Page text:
Our knowledge systems and worldviews have been considered inferior to those of the Euro-Western world for centuries.5 This has led to research and evaluation grounded, and/or being used in ways that are harmful to Indigenous peoples and fundamental in the justification and rationalisations of colonisation. Colonialist practices create and reinforce purported Indigenous deficits in the eye of the (colonising) beholder, such as imposing Euro-Western education methods, banning Indigenous languages and ceremonies, removing children from Indigenous homes and communities and forcing enculturation to Euro-Western lifeways, while ultimately providing limited benefits and bringing many harms to Indigenous peoples.9 For example, research on the subhumanness of Indigenous peoples was subsequently used to disqualify Indigenous peoples from property ownership, including land.12 Further, such colonialist perspectives have prompted ongoing unsubstantiated hypotheses, research and evaluation about biological differences in risk between Indigenous and non-Indigenous groups (such as the risk of nicotine dependence, COVID-19 and whether such racialised differences represent inequities or inequalities13); discounted our lived experiences; and supported the exclusion of our realities in publications and evidence that shape programmes and policies that affect us.14–17 In contrast, Indigenous-governed and led research that upholds and follows nation-based Indigenous worldviews has greater potential to provide substantial sustained benefits to Indigenous communities, including informing programmes and policies.18

Any research, but especially research that aims to benefit Indigenous peoples, must take into account Indigenous systems and worldviews as well as the dominance of racialised logics held by research institutions and their agents (researchers and non-researchers), and how this may manifest in research activities. This is consistent with ethical approaches of doing no harm, or minimising harms, and the tobacco science goal of applying research to improve well-being. It requires an ethical approach to Indigenous engagement, prioritisation of research, governance and leadership including authorship, methodologies and methods, as well as how findings are interpreted and disseminated.19 As Wilson20 states:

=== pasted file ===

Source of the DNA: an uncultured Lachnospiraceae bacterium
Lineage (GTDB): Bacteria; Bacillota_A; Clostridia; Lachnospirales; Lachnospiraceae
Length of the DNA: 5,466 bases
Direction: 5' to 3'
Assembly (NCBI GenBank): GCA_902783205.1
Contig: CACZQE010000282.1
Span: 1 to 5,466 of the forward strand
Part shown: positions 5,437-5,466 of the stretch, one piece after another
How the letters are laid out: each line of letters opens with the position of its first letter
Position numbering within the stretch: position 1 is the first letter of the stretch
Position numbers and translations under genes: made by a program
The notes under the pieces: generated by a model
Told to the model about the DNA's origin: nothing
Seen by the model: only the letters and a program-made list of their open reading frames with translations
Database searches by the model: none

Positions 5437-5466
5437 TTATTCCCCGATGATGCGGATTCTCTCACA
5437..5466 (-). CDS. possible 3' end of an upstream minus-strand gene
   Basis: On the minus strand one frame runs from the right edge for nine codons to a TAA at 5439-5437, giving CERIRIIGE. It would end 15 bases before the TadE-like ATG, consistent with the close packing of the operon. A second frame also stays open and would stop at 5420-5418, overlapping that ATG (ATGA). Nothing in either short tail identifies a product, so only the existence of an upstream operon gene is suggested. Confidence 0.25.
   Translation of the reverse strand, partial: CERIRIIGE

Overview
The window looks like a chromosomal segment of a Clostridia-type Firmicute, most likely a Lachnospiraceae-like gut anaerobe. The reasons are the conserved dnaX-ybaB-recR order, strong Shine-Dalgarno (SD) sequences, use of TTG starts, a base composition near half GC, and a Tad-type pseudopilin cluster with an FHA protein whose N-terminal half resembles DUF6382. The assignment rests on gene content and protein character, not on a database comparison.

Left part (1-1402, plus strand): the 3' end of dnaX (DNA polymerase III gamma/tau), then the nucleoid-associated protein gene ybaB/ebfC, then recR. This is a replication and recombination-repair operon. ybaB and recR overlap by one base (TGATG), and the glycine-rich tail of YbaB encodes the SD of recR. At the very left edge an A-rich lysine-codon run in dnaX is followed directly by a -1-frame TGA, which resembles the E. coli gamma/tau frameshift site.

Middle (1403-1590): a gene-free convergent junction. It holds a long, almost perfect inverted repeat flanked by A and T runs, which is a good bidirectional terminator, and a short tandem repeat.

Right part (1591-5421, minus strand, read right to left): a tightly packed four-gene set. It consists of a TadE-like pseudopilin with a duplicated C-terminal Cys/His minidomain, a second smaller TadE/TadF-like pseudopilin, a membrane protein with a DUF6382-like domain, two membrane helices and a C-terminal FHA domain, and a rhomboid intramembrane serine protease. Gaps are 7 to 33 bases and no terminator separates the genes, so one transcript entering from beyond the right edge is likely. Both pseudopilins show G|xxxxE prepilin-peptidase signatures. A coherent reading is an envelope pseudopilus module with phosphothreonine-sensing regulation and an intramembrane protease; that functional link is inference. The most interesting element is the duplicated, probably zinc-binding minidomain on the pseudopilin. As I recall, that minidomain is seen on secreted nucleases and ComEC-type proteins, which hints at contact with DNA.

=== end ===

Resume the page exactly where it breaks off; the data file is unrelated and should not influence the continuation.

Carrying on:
Indigenous researchers develop relationships with ideas in order to achieve enlightenment in the ceremony that is Indigenous research. Indigenous research is the ceremony of maintaining accountability to these relationships. For researchers to be accountable to all our relations, we must make careful choices in our selection of topics, methods of data collection, forms of analysis and finally in the way we present information.

We also need to take into account that Indigenous peoples and communities are diverse and as such, engagement can be time consuming and complex. Local Indigenous protocols and practices that are grounded in lived experience must be acknowledged and upheld. Indigenous autonomy must be acknowledged, and Indigenous governmental systems to regulate research must be observed.

Indigenous diversity: nations, languages and knowledges

Indigenous peoples represent great diversity. We constitute many nations, language groups, political systems, knowledges, experiences, practices and relationships. This includes diversity in relation to country21 22 and traditional medicines,23 such as the tobacco (Tobacco: We recognise that many Indigenous peoples have a sacred relationship with the tobacco plant. Ceremonial tobacco is grown, harvested and prepared for specific ceremonial and cultural purposes, with the intent and spirit to promote wellness for individuals and communities. In contrast to ceremonial tobacco, commercial tobacco is a colonised, adulterated and appropriated commodity—it has been modified, mass produced and distributed for recreational use or ‘misuse’, often in return for profit6) plant. Indigenous relationships, knowledges and ways of knowing, being and doing have been in existence for millennia and have involved generations of observations, analysis and synthesis, experiences and information sharing. In this context, our knowledges are relational; our knowledges can be sacred; and our knowledges are based on careful research and evaluation that is evidenced by the fact that we have continued to survive and adapt to diverse and ever-changing environments, even harmful ones such as our experiences of colonisation.24–27

Just as there is great diversity among Indigenous peoples, there is also diversity in experiences of colonisation and coloniality.28 For many Indigenous peoples, our experience of colonisation is not just in the past—it continues in contemporary society. However, there is much common ground. Coloniality fundamentally, and continually, undermines Indigenous sovereign interests and rights of Indigenous peoples. Consistent with the United Nations Declaration on the Rights of Indigenous Peoples (UNDRIP),17 this includes our rights to ‘health’ and our own intellectual sovereignty,29 Indigenous data sovereignty, sciences and traditional medicines.23